Benefits fraud is a crime
Toronto, ON (Oct. 31, 2019) – This year saw headline news related to workplace benefits fraud. As year-end nears working Canadians may rush to use-up benefits, and some may intentionally submit false or misleading information to insurance providers in the process.
Many Canadians don’t understand that health and dental benefits fraud is a crime.
According to a 2018 survey conducted by Environics Research for the Canadian Life Health Insurance Association (CLHIA), 75 per cent of insured Canadians think that the main consequence of benefits fraud is having to pay higher premiums or reimburse claim payments.
In fact, health and dental benefits fraud is a real crime with real consequences that can include loss or reduction of benefits, loss of employment, a criminal record, fines and/or jail time.
The CLHIA, which represents 99 per cent of Canada’s life and health-insurance companies, is raising consumer awareness of health and dental benefits fraud through its Fraud=Fraud campaign.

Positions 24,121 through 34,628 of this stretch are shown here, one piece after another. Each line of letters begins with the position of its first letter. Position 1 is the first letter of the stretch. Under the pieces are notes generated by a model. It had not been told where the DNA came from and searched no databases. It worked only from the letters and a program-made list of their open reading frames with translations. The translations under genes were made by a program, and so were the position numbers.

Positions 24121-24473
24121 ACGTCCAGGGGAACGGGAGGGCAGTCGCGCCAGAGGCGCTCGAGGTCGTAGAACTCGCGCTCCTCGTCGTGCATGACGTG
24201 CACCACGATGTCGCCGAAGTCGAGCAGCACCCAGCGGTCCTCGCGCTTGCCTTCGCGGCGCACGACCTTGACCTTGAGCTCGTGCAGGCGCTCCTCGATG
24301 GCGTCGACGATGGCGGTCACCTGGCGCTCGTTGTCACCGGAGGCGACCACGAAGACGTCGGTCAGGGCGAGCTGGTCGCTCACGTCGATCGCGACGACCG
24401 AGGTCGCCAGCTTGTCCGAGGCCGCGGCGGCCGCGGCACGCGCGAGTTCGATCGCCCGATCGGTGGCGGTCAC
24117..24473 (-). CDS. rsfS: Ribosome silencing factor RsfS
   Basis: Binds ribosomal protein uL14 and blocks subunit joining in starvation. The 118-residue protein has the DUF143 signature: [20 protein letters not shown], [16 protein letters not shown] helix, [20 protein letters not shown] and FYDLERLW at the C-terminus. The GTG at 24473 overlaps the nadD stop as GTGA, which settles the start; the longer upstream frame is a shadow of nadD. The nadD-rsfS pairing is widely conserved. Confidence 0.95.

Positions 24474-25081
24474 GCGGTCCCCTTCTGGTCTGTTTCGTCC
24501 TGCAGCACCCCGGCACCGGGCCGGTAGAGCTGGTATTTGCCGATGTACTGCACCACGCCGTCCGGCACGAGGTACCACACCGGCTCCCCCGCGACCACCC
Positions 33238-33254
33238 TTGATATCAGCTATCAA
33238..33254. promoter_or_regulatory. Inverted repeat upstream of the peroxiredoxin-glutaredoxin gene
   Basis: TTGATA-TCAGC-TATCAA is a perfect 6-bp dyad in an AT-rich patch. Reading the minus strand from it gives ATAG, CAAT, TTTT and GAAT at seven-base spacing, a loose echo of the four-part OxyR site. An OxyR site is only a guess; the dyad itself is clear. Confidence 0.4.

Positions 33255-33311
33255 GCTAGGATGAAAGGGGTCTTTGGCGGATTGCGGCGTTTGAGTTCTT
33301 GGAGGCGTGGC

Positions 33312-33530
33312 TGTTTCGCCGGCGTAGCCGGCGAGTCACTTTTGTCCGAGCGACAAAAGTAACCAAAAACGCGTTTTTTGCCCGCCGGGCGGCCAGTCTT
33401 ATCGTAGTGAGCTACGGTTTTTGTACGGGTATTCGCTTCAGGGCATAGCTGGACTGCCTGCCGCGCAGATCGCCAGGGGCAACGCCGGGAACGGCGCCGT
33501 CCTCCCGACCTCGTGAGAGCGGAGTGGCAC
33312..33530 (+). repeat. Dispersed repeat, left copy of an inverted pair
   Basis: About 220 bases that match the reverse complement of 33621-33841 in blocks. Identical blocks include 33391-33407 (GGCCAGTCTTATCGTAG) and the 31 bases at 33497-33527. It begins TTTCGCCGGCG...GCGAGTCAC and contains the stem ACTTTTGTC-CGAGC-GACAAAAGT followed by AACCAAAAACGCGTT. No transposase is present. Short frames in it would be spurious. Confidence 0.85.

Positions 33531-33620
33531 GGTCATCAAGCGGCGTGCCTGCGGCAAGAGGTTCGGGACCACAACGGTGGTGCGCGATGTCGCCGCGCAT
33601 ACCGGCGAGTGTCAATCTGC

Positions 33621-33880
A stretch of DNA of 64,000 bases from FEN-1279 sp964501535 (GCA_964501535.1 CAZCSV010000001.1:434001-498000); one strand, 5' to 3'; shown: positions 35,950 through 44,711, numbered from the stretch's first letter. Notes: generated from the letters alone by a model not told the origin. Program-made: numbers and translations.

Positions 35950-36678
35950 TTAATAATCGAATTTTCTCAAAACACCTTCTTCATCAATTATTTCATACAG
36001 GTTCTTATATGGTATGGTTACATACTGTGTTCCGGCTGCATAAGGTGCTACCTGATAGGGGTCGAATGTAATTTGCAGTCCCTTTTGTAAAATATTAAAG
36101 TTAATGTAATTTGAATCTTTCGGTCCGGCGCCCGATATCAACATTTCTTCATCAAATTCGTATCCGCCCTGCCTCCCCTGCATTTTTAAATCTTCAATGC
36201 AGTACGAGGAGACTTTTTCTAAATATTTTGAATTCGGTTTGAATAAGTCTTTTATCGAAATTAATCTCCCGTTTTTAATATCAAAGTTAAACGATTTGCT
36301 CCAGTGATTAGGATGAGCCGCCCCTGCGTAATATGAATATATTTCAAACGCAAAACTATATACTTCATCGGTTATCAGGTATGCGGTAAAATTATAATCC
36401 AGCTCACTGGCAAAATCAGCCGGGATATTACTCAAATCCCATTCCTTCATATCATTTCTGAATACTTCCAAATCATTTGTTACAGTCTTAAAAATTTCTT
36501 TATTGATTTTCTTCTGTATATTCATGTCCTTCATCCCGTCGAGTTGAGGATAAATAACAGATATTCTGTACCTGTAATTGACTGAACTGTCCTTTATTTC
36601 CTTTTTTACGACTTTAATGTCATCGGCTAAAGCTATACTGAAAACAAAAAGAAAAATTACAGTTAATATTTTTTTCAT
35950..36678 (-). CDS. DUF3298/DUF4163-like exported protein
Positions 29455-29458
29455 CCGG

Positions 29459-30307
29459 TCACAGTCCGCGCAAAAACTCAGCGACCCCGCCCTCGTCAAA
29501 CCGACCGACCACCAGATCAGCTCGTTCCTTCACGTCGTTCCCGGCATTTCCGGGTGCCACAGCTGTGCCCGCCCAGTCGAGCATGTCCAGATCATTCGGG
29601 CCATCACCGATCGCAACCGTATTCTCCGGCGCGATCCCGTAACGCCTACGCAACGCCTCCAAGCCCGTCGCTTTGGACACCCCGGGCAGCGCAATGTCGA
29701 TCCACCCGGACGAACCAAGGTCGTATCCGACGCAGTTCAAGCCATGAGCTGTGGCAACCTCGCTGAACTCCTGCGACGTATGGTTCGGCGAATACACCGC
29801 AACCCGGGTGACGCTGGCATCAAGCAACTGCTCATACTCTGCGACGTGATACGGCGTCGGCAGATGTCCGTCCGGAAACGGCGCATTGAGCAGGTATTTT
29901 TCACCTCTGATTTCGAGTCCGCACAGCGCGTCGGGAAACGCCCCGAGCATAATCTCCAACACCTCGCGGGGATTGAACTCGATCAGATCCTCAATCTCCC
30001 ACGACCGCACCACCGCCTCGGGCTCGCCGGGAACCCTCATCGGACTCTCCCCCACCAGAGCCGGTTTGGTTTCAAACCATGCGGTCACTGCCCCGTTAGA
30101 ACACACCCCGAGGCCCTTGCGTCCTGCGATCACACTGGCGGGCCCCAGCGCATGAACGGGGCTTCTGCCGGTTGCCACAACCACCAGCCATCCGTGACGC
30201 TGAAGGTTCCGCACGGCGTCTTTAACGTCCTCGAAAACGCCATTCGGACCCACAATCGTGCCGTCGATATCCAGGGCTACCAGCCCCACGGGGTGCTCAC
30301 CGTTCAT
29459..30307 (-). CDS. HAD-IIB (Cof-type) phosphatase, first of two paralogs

- What is benefits fraud? Health and dental benefits fraud occurs when you intentionally submit false or misleading information to your insurance provider for the purpose of financial gain. Learn more.
- Consequences of benefits fraud: What’s the worst that could happen if you get caught committing benefits fraud? Learn more.
- What can you do? Help fight benefits fraud by using your benefits appropriately and reporting fraud when you see it. Learn more.
About the CLHIA
The CLHIA is a voluntary association whose member companies account for 99 per cent of Canada’s life and health insurance business. The industry provides a wide range of financial security products such as life insurance, annuities (including RRSPs, RRIFs and pensions) and supplementary health insurance to more than 29 million Canadians. It also holds over $860 billion in assets in Canada and employs more than 155,000 Canadians. For more information, please visit www.clhia.ca.
SOURCE: Canadian Life and Health Insurance Association Inc.Tags: benefits, Canadian Life and Health Insurance Association (CLHIA), fraud